- Kenny Lin, MD, MPH
In 2013, the Eighth Joint National Committee (JNC 8) recommended that adults with hypertension and chronic kidney disease (CKD) be treated to a blood pressure (BP) goal of lower than 140/90, after finding no evidence that treating to lower BP goals showed the progression of CKD. At the same time, the American College of Physicians published a guideline on screening, monitoring, and treatment of Stage 1 to 3 CKD that suggested pharmacologic therapy with an ACE inhibitor or angiotensin II receptor blocker, but noted "no difference in end-stage renal disease or mortality between strict blood pressure control (128 to 133/75 to 81 mm Hg) and standard control (134 to 141/81 to 87 mm Hg)."
Less than two years later, however, findings from the Systolic Blood Pressure Intervention Trial (SPRINT) suggested that some older adults at high risk of cardiovascular disease, including those with CKD, may experience additional benefits if treated to a systolic BP goal of 120. After reviewing SPRINT and other recent studies, the American Academy of Family Physicians and the American College of Physicians decided in a new guideline for adults aged 60 years or older to stick with a systolic BP goal of 140 for adults at high cardiovascular risk.
Two systematic reviews and meta-analyses published recently in JAMA Internal Medicine ensure that debate about BP goals for adults with CKD will continue. The first study, by Dr. Wan-Chuan Tsai and colleagues, identified 9 randomized trials (n=8127) that compared intensive BP control (less than 130/80 mm Hg) with standard BP control (less than 140/90 mm Hg) in nondiabetic patients with chronic kidney disease. They found no significant differences between the groups in annual rate of change in glomerular filtration rate (GFR), doubling of serum creatinine level, a composite renal outcome, or all-cause mortality over a median follow-up of 3.3 years.
The second study, by Dr. Rakesh Malhotra and colleagues, extracted data from 18 randomized trials that included 15,924 participants with CKD to determine if more intensive (mean systolic BP 132 mm Hg) compared with less intensive (mean systolic BP 140 mm Hg) control reduced mortality risk in persons with CKD stages 3 to 5. The authors found that more intensive BP control was associated with a statistically significant 14% lower relative risk of all-cause mortality.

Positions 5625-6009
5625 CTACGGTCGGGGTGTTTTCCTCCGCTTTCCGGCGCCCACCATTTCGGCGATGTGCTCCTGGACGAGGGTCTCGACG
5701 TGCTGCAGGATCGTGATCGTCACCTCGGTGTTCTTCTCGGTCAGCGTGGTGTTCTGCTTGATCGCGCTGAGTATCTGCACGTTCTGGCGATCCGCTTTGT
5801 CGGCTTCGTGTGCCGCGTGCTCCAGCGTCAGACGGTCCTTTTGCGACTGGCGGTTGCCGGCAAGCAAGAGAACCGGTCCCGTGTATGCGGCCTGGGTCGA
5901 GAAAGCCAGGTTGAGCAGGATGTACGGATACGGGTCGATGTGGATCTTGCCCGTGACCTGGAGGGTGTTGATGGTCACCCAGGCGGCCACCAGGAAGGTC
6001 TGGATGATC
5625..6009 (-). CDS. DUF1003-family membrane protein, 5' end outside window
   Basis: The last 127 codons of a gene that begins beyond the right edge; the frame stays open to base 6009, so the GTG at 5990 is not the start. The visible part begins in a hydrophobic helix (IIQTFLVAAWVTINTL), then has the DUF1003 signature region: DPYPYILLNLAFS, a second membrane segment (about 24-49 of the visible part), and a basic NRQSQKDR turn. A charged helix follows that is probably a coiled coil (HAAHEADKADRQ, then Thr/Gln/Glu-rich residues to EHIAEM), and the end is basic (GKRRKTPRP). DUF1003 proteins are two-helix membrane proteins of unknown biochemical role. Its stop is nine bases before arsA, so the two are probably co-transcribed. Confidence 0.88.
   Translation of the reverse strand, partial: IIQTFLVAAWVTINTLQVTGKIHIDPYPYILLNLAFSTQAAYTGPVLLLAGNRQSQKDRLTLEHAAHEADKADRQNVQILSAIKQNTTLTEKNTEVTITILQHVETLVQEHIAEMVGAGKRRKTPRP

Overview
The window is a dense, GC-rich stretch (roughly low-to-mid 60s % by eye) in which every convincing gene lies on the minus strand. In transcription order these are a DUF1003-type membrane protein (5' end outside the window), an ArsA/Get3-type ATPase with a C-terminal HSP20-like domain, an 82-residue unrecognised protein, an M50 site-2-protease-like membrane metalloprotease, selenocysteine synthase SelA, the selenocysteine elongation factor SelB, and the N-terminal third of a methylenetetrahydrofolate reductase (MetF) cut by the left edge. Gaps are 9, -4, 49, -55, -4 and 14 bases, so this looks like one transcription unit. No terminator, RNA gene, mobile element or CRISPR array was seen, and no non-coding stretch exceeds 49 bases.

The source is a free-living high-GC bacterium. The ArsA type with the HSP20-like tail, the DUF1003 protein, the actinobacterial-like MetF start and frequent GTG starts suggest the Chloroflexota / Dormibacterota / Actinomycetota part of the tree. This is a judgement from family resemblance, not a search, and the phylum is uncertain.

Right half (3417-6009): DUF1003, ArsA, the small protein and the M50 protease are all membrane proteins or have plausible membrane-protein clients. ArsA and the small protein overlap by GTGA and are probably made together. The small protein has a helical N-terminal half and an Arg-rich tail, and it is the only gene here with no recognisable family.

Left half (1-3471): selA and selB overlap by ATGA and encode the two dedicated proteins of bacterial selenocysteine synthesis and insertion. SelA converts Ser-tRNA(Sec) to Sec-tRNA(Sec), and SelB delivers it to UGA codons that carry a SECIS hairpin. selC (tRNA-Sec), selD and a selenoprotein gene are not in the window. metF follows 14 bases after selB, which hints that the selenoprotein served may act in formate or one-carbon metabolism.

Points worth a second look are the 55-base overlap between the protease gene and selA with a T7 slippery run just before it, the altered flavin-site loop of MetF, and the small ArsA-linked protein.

An accompanying editorial by Dr. Csaba Kovesdy did a good job of putting these findings into perspective. Dr. Kovesdy pointed out that the benefits of a systolic BP goal of 120 for persons with CKD remain uncertain, and that the meta-analysis could have low external validity because trials had much lower absolute mortality rates than those in observational cohorts of adults with CKD. Finally, he observed that any incremental mortality benefit from intensive BP control is small in comparison to that already achieved by standard BP control:
We must remember that the highest risks of hypertension occur in those with extremely elevated BP levels, and the benefits accrued with treating systolic BP to levels below about 140 mm Hg are much smaller. ... More intensive vs less intensive BP lowering resulted in a [number needed to treat] to prevent 1 death of 167 based on the absolute risk reduction estimated in the meta-analysis by Malhotra et al and an NNT to prevent 1 composite renal failure event of 250 based on the results of another meta-analysis. These diminishing absolute benefits have to be weighed against the increased likelihood of adverse effects and the higher costs associated with more intensive BP lowering.
Bottom line: if family physicians choose to devote more resources to patients with CKD or other cardiovascular risk factors who might benefit from lower-than-usual BP goals, they should not lose focus on improving care for the 46% of U.S. adults with hypertension whose BPs are not adequately controlled by any standard.